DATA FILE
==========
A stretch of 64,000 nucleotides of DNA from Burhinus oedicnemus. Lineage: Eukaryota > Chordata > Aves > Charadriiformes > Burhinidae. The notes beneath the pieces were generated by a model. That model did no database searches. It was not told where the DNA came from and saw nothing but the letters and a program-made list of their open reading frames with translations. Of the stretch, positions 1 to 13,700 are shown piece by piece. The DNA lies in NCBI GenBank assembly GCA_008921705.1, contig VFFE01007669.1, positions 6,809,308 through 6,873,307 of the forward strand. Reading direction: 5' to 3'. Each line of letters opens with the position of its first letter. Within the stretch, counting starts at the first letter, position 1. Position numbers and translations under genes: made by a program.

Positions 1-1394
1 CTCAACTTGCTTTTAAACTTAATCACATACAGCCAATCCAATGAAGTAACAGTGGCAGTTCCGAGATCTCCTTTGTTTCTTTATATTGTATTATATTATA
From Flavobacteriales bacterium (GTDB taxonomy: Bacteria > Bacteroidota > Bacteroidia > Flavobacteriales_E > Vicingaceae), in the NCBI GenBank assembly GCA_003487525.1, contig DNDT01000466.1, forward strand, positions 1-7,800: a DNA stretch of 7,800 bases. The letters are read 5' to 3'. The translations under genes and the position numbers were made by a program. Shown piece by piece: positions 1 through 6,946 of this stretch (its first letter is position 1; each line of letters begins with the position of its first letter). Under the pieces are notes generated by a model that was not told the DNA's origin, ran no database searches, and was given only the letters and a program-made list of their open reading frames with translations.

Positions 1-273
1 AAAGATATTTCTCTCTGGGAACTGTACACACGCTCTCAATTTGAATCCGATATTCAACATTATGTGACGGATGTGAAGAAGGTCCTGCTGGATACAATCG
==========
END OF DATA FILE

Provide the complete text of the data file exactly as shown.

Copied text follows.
A stretch of 64,000 nucleotides of DNA from Burhinus oedicnemus. Lineage: Eukaryota > Chordata > Aves > Charadriiformes > Burhinidae. The notes beneath the pieces were generated by a model. That model did no database searches. It was not told where the DNA came from and saw nothing but the letters and a program-made list of their open reading frames with translations. Of the stretch, positions 1 to 13,700 are shown piece by piece. The DNA lies in NCBI GenBank assembly GCA_008921705.1, contig VFFE01007669.1, positions 6,809,308 through 6,873,307 of the forward strand. Reading direction: 5' to 3'. Each line of letters opens with the position of its first letter. Within the stretch, counting starts at the first letter, position 1. Position numbers and translations under genes: made by a program.

Positions 1-1394
1 CTCAACTTGCTTTTAAACTTAATCACATACAGCCAATCCAATGAAGTAACAGTGGCAGTTCCGAGATCTCCTTTGTTTCTTTATATTGTATTATATTATA
From Flavobacteriales bacterium (GTDB taxonomy: Bacteria > Bacteroidota > Bacteroidia > Flavobacteriales_E > Vicingaceae), in the NCBI GenBank assembly GCA_003487525.1, contig DNDT01000466.1, forward strand, positions 1-7,800: a DNA stretch of 7,800 bases. The letters are read 5' to 3'. The translations under genes and the position numbers were made by a program. Shown piece by piece: positions 1 through 6,946 of this stretch (its first letter is position 1; each line of letters begins with the position of its first letter). Under the pieces are notes generated by a model that was not told the DNA's origin, ran no database searches, and was given only the letters and a program-made list of their open reading frames with translations.

Positions 1-273
1 AAAGATATTTCTCTCTGGGAACTGTACACACGCTCTCAATTTGAATCCGATATTCAACATTATGTGACGGATGTGAAGAAGGTCCTGCTGGATACAATCG